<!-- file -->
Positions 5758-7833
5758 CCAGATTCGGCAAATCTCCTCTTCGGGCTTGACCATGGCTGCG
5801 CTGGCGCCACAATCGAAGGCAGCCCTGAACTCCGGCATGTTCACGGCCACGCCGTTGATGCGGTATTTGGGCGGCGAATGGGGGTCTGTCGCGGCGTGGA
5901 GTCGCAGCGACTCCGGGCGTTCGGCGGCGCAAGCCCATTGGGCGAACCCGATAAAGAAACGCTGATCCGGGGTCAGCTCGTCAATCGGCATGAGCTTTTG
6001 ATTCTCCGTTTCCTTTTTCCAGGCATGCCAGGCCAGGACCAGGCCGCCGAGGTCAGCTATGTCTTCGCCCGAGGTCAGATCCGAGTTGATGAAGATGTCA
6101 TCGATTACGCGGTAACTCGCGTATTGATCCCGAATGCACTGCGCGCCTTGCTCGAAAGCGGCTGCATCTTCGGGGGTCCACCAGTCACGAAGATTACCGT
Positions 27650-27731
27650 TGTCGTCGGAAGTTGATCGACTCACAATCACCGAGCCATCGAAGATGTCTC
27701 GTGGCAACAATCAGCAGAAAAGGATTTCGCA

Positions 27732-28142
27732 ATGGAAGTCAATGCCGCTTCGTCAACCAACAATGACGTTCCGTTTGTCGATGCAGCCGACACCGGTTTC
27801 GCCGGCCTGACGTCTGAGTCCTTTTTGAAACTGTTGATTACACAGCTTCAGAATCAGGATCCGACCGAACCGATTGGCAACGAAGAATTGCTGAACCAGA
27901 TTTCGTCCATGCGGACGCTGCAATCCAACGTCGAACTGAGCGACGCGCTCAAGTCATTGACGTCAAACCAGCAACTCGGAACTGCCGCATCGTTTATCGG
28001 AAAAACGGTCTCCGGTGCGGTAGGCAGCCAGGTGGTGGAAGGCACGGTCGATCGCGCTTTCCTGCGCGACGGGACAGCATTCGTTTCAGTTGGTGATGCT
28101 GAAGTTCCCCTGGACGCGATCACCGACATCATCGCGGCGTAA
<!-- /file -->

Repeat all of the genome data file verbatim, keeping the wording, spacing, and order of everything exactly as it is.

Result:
Positions 5758-7833
5758 CCAGATTCGGCAAATCTCCTCTTCGGGCTTGACCATGGCTGCG
5801 CTGGCGCCACAATCGAAGGCAGCCCTGAACTCCGGCATGTTCACGGCCACGCCGTTGATGCGGTATTTGGGCGGCGAATGGGGGTCTGTCGCGGCGTGGA
5901 GTCGCAGCGACTCCGGGCGTTCGGCGGCGCAAGCCCATTGGGCGAACCCGATAAAGAAACGCTGATCCGGGGTCAGCTCGTCAATCGGCATGAGCTTTTG
6001 ATTCTCCGTTTCCTTTTTCCAGGCATGCCAGGCCAGGACCAGGCCGCCGAGGTCAGCTATGTCTTCGCCCGAGGTCAGATCCGAGTTGATGAAGATGTCA
6101 TCGATTACGCGGTAACTCGCGTATTGATCCCGAATGCACTGCGCGCCTTGCTCGAAAGCGGCTGCATCTTCGGGGGTCCACCAGTCACGAAGATTACCGT
Positions 27650-27731
27650 TGTCGTCGGAAGTTGATCGACTCACAATCACCGAGCCATCGAAGATGTCTC
27701 GTGGCAACAATCAGCAGAAAAGGATTTCGCA

Positions 27732-28142
27732 ATGGAAGTCAATGCCGCTTCGTCAACCAACAATGACGTTCCGTTTGTCGATGCAGCCGACACCGGTTTC
27801 GCCGGCCTGACGTCTGAGTCCTTTTTGAAACTGTTGATTACACAGCTTCAGAATCAGGATCCGACCGAACCGATTGGCAACGAAGAATTGCTGAACCAGA
27901 TTTCGTCCATGCGGACGCTGCAATCCAACGTCGAACTGAGCGACGCGCTCAAGTCATTGACGTCAAACCAGCAACTCGGAACTGCCGCATCGTTTATCGG
28001 AAAAACGGTCTCCGGTGCGGTAGGCAGCCAGGTGGTGGAAGGCACGGTCGATCGCGCTTTCCTGCGCGACGGGACAGCATTCGTTTCAGTTGGTGATGCT
28101 GAAGTTCCCCTGGACGCGATCACCGACATCATCGCGGCGTAA